Niceland and Forest Art House Are Using the Old Tiny Buddha Space for Pop-Up Art Events



Niceland popped-up a weekend of art, including this forest faun mask by Lavinia Hanachiuc. Photo by Patti Smith.

Art is everywhere in this town; you just need to know where to look. The Niceland art show, a pop-up exhibit that took place last weekend, is a perfect example of how tucked away spaces can be transformed into showrooms for painters and sculptors.

The Tiny Buddha Boutique was previously above Totoro at 213 S. State Street. But the shop, which specializes in yoga wear, recently moved to a new location inside Babo in the Nichols Arcade, though Tiny Buddha still has rights at the moment to use the old space.

"We wanted to take advantage of the space while it is available," said artist Helen Gotlib (sister of Tiny Buddha Boutique owner Risa Gotlib) to display works by local artists.

That led to the Niceland art show, which ran February 10-13. The show featured work from local artists Dylan Strzynski, Lavinia Hanachiuc, and Gotlib.


Helen Gotlib's In the Dark of the Sun, pen, India ink, and gouache on paper, 30"x44". Photo by Patti Smith.

Gotlib specializes in printmaking and scientific illustrations. Her pieces at Niceland were mostly of flowers she has grown in her garden or wildflowers she found on hikes. “I’ve been working on a series of prints that are inspired by the Kitch-iti-kipi spring in the Upper Peninsula," she said. "I try to use different textures from wood and ink to talk about how nature repeats itself in so many interesting ways.”

Despite the artists' different styles, their works streamed together naturally and complemented each other in the bright, open space: Gotlib’s nature works flowed into Strzynski’s pastel paintings, which fed into Hanachiuc’s pottery.


A 2017 trio of mixed media pastels on 24"x24" panels by Dylan Strzynski, L to R: Afterfuture (fig2), Afterfuture (fig1), and Niceland. Photo by Patti Smith.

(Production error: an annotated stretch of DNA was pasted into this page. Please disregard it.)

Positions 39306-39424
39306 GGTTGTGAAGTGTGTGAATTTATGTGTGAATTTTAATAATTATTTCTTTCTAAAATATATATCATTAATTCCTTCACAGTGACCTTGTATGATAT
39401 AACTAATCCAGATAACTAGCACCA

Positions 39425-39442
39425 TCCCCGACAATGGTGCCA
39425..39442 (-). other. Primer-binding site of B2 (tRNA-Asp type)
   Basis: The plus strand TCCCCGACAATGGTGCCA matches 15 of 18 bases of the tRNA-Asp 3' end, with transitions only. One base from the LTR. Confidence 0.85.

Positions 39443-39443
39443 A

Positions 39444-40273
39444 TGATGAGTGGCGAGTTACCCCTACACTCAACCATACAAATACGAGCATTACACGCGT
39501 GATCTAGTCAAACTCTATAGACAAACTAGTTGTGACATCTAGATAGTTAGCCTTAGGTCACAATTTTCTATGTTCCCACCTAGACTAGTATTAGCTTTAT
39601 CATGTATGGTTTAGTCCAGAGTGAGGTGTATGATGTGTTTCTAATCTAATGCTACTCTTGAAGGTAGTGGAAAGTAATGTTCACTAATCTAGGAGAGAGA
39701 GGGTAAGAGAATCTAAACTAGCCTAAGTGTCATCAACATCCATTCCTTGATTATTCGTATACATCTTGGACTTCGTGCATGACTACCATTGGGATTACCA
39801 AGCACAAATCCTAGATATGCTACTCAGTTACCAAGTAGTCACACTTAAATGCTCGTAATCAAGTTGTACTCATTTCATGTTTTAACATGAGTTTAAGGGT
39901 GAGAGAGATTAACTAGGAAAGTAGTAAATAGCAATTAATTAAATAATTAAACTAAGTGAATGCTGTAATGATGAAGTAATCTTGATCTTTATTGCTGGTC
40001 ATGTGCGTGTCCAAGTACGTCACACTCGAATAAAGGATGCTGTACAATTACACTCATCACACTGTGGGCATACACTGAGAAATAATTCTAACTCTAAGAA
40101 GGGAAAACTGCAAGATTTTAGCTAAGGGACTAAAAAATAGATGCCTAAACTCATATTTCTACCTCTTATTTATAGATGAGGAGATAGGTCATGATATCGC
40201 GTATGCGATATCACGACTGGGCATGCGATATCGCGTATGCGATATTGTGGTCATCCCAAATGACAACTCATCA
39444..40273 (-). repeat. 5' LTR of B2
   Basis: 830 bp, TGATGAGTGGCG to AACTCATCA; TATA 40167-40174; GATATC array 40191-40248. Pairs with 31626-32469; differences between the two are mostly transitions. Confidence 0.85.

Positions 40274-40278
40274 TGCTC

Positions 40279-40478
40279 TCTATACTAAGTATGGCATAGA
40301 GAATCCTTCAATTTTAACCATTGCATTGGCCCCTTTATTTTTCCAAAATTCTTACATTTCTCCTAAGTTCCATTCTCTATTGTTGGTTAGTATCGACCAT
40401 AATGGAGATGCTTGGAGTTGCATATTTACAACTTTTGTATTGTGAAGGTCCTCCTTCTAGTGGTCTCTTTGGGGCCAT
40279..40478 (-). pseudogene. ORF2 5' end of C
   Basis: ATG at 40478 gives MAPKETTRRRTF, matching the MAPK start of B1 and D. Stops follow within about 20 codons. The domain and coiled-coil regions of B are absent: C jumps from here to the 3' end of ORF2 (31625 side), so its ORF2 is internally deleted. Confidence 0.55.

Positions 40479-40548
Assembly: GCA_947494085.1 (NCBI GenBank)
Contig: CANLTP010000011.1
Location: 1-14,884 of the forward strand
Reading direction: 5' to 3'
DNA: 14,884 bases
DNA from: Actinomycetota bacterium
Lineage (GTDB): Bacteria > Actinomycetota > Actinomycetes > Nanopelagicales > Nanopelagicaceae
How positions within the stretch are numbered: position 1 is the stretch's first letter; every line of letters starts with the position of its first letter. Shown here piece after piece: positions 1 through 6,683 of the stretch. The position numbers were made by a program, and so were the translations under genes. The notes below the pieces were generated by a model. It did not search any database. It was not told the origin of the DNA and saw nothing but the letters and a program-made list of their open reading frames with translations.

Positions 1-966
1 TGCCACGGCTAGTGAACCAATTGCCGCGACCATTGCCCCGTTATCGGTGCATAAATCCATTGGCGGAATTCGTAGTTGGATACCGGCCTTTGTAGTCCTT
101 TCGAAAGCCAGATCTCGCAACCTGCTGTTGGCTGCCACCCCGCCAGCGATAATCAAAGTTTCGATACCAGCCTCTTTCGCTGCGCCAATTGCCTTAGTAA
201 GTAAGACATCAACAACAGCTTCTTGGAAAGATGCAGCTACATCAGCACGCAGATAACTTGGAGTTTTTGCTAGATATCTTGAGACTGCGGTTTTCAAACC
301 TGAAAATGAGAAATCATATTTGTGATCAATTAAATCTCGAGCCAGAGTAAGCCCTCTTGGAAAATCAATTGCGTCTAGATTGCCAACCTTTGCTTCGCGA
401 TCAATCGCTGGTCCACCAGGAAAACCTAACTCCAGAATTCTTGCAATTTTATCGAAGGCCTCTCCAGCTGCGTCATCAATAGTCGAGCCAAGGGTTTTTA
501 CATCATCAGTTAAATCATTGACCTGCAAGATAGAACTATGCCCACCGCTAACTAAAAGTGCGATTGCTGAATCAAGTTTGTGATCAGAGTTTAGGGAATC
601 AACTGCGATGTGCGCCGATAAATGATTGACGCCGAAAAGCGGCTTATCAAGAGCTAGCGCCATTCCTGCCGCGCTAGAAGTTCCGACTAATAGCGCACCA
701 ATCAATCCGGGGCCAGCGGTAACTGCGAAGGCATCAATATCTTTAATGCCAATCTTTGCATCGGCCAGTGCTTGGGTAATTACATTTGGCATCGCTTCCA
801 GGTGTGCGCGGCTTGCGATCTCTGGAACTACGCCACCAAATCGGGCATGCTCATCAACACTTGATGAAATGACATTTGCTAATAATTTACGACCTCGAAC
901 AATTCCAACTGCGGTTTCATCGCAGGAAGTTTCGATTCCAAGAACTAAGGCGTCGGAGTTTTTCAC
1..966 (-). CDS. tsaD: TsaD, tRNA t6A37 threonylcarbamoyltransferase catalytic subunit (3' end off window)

Another pop-up art gallery will take place at the former Tiny Buddha location on Saturday, February 18, sponsored by Foster Art House. But Gotlib and Strzynski won't be able to attend that event because both will be on the road showing their artwork all over the country. While hitting the pavement is rewarding, Gotlib said, “Having the space in downtown Ann Arbor available right now to show with Lavinia was the perfect opportunity!”

Like many other local artists, Gotlib sees the need to have more spaces available for local folks to showcase their talent. “I think it’s important for artists and the community to have the opportunity to experience local art year-round," she said. "Art helps connect people and what they want to express and every community can benefit from having places like this for people to gather together.”

Patti Smith is a special education teacher and writer who lives in Ann Arbor with her husband and cats.

On Saturday, February 18, from 6 pm-10 pm at 213 S. State Street, Foster Art House will present the work of five local artists: Corryn Jackson, Erin Anderson-Ruddon, Lucy Cahill, Erin Morin, and Janet Nelson. For more information on the artists featured at Niceland, visit,, and